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Rare First State of the 1715 De Fer-Delisle Map

Showing French Pretensions in North America

Choice Copy with Contemporary Coloring & Gold Highlights

<p>FER, N[icolas] de (after Guillermo Delisle). <em>La Riviere de Missisipi et ses Environs….</em> Paris, 1715.</p>

[MAP]. FER, N[icolas] de (after Guillermo Delisle). La Riviere de Missisipi et ses Environs, dans l’Amerique Septentrionale. Mis au jour par N. de Fer, Geographe de sa Majesté Catolique, 1715. [above lower neat line] A Paris dans l’Isle du Palais sur le Quay de l’Orloge a la Sphere Royale avec Prive. du Roy 1715. Paris, 1715. Copper-engraved map on two joined sheets of laid paper with large watermark (LL and circle of beads), original color, settlements and some decorative elements highlighted in gold, showing the southeastern portion of the North American continent including Lake Erie in the northeast, a portion of Virginia to the east, the Florida peninsula, the Mississippi River to “les Illinois,” the Gulf of Mexico, Texas, and portions of Cuba and the Bahamas, “Nouvelle Espagne,” and “Nouveau Mexique”; neat line to neat line: 46.6 x 64 cm; overall sheet size: 54.5 x 69.1 cm; upper left corner with crown-topped circle with three stars and chevron; compass rose, fleur-de-lis, and rhumb lines at lower center; site of La Salle’s French settlement in Texas noting it is now destroyed. Very light browning where joined at centerfold, a few minor stains and short repaired tears (no losses) at top right, otherwise fine with beautiful original coloring and gilt highlighting, lower blank margin untrimmed. A highly desirable copy. OCLC locates copies at University of Texas at Arlington, Newberry Map Catalog (Ayer 133-F34-1715), and Bibliothèque de France. Bibliothèque et Archives Nationales du Québec also has a copy. A copy reported at the University of Kentucky in Lexington is a photocopy.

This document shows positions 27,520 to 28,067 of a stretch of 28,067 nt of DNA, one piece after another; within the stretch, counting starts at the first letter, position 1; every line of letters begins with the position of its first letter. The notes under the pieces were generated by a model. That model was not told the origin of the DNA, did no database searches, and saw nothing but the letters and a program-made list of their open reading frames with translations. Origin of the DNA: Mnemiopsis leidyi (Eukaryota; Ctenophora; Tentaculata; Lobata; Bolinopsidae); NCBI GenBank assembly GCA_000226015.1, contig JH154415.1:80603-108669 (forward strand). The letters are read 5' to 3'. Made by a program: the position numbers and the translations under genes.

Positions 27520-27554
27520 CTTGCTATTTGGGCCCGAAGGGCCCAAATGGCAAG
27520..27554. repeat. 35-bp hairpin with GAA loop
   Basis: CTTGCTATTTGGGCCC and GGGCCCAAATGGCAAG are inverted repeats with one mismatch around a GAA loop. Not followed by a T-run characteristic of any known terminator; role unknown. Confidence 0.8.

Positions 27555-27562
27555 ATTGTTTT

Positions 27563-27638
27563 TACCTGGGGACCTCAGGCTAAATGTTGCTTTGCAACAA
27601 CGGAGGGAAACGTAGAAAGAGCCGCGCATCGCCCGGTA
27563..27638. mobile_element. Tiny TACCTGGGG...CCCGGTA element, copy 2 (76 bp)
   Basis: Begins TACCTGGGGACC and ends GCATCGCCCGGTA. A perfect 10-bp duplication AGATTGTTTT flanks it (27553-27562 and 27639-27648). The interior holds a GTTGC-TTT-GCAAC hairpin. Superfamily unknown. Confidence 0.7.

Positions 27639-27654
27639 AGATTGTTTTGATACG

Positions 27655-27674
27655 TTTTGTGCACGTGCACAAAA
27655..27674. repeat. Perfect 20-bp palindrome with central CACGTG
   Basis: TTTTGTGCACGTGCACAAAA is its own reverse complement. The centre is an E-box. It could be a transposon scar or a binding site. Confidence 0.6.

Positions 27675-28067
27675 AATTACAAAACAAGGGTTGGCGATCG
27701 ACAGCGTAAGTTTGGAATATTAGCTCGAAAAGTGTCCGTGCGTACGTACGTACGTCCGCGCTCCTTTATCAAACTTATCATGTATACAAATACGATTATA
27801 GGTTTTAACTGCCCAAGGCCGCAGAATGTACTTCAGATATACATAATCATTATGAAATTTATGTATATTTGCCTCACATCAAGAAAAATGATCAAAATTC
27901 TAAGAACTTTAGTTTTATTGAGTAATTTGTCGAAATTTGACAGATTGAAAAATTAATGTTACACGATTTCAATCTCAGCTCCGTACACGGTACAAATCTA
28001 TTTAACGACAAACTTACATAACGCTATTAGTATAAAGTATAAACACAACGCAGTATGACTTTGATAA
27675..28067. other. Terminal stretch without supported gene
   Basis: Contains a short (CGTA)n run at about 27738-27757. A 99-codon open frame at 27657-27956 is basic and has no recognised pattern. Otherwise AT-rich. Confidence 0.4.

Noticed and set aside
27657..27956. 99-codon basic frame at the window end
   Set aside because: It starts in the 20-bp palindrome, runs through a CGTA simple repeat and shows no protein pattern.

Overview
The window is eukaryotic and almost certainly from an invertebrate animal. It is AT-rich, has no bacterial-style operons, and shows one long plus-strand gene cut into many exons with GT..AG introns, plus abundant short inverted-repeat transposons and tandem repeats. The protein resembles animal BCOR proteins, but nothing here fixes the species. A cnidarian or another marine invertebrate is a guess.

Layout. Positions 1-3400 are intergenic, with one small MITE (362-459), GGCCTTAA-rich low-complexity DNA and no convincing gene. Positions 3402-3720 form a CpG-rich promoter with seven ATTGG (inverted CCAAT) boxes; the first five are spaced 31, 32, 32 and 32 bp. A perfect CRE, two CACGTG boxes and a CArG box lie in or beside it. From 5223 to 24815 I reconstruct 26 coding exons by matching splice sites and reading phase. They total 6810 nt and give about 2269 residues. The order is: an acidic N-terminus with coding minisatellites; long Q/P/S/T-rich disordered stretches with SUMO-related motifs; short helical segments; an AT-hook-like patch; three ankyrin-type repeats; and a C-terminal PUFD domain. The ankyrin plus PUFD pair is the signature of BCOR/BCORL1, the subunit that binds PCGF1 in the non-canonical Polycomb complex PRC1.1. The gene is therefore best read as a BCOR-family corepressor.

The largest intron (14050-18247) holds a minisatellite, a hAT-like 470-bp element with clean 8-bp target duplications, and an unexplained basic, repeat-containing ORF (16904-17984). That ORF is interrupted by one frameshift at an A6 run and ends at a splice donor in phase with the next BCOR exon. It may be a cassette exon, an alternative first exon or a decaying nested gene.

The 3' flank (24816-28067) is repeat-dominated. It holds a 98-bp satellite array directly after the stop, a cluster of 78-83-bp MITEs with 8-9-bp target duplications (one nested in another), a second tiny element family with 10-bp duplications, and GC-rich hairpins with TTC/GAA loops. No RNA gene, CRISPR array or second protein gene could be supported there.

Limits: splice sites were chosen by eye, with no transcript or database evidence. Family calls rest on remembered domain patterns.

First edition, separately issued map, first state. Jack Jackson in Flags Along the Coast (p. 120) comments on the present map: “According to Philip Burden, a map dealer and specialist on various printings, the map first issued in 1715 with the title La Riviere de Missisipi. It was also incorporated into De Fer’s four-sheet La France Occidental dans l’Amerique Septentrionale.” This 1715 state is meagerly documented in the cartobibliographical sources, but see: